Chinese President Xi Jinping with former Cambodian Prime Minister Hun Sen at the Diaoyutai State Guesthouse on February 10, 2023. (© Press and Quick Reaction Unit of Cambodia)

US Sanctions

From Beijing's standpoint, UDG's projects in Cambodia will advance Chinese ambitions to project its power regionally. The Dara Sakor Seashore Resort in southern Cambodia is a lavish scheme launched by the Chinese company. It has seeded debate about what ulterior goals China could set for this part of Cambodia. 

Presumably for starters, it could well become a "Chinese colony" at a later stage that could potentially be used by the Chinese military. Significantly, in 2020 the United States Treasury Department imposed sanctions on UDG. It cited human rights abuses against those evicted from their villages. While it is far from taking off in terms of tourism-related development, the detrimental impact of UDG's activities is clearly visible. The region has one of Asia's richest natural environments.

In the last nearly 15 years, the Botum Sakor National Park has lost nearly 20% of its primary forest cover. Many as 12 villages and their inhabitants have been entirely displaced. These kinds of malpractice are incapable of supporting sustainable development in any part of the world.


China-Funded Naval Base

Besides, Washington has also raised concerns about the Ream naval base near Sihanoukville. The base is being renovated and prepared predominantly with Chinese funding. Suspicions are that it is likely to serve the Chinese navy in the future.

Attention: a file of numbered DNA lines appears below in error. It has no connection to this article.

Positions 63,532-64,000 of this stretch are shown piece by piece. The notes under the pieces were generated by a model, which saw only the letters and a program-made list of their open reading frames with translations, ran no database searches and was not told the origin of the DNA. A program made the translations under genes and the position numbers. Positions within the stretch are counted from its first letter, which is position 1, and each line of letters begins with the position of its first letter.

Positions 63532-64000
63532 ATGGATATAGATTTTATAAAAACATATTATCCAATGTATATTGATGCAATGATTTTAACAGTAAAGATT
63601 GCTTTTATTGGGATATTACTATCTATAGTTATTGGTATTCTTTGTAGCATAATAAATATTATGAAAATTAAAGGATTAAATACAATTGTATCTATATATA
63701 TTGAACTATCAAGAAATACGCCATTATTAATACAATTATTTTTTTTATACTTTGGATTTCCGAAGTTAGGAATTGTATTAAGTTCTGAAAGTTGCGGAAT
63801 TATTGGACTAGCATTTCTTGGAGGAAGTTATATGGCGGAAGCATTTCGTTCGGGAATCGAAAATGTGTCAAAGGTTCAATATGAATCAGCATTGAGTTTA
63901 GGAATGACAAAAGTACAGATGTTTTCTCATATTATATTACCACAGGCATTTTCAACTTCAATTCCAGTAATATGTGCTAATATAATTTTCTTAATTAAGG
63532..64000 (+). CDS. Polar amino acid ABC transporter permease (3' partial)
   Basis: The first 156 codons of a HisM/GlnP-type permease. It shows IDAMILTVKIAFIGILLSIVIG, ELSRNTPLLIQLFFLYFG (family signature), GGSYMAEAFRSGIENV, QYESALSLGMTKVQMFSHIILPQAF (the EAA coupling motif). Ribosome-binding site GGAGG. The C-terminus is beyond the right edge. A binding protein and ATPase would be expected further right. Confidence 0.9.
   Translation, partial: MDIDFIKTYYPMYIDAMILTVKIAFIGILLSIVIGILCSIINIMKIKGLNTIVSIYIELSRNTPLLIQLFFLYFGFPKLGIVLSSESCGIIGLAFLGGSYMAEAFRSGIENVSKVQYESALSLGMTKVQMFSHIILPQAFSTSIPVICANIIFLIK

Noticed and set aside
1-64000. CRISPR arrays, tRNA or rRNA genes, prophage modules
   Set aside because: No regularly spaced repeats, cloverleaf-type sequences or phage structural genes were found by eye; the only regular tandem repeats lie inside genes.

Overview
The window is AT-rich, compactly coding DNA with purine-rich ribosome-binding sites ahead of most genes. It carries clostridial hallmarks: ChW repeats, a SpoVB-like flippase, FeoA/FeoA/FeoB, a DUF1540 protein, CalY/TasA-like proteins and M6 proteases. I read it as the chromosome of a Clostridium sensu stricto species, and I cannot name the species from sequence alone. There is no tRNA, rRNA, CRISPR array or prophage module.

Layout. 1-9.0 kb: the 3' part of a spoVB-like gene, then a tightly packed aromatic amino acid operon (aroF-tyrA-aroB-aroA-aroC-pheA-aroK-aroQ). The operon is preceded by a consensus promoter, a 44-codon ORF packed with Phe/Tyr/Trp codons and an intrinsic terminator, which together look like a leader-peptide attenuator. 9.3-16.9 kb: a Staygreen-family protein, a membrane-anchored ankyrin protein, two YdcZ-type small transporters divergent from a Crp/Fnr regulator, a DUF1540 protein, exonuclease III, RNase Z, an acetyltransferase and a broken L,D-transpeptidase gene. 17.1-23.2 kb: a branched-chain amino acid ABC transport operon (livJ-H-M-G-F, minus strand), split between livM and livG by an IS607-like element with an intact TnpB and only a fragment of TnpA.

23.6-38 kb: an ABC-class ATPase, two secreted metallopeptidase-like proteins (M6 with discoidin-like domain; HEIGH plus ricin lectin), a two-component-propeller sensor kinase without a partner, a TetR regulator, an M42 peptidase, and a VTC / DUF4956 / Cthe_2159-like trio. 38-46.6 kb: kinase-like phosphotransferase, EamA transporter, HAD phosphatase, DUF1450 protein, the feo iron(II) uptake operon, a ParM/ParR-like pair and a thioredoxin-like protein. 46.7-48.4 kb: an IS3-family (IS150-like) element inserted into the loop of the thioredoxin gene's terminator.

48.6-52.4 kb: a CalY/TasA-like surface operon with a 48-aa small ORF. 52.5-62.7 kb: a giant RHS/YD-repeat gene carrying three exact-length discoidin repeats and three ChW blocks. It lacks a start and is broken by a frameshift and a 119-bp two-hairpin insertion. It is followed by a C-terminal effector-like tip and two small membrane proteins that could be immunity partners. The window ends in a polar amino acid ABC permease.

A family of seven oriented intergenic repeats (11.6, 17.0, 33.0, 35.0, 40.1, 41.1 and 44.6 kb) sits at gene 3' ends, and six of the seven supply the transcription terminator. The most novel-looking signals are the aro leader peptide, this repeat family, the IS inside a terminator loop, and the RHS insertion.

Critically, this naval base is located so that it faces the strategic Malacca Strait. Occupying this base provides Beijing with a desired southern flank in the South China Sea region. Moreover, it grants China key leverage over the vital chokepoints in the region. And it offers a support base for Chinese naval operations in the South China Sea, as well as in the greater Indian Ocean region.

China has been shrewd in choosing Cambodia's strategically located coastal town Dara Sakor along the Gulf of Thailand. It has offered big-ticket investment deals that leave Hun Sen excessively reliant on Beijing. In return, Hun Sen must push Beijing's geostrategic agenda. This includes vetoing ASEAN negotiations for a legally binding Code of Conduct (COC) in the South China Sea in accordance with the United Nations Convention on the Law of the Sea (UNCLOS).


Author: Dr Monika Chansoria

Dr Monika Chansoria is a Senior Fellow at The Japan Institute of International Affairs in Tokyo and the author of five books on Asian security. The views expressed here are those of the author and do not reflect the views of any organization with which the author is affiliated. Follow her column, "All Politics is Global" on JAPAN Forward, and on X (formerly Twitter).

Stay informed about the latest developments in contemporary Asian security, Great Power politics in the Indo-Pacific and beyond, with insights from Dr Monika Chansoria.


Stay informed about the latest developments in contemporary Asian security, Great Power politics in the Indo-Pacific and beyond, with insights from Dr Monika Chansoria.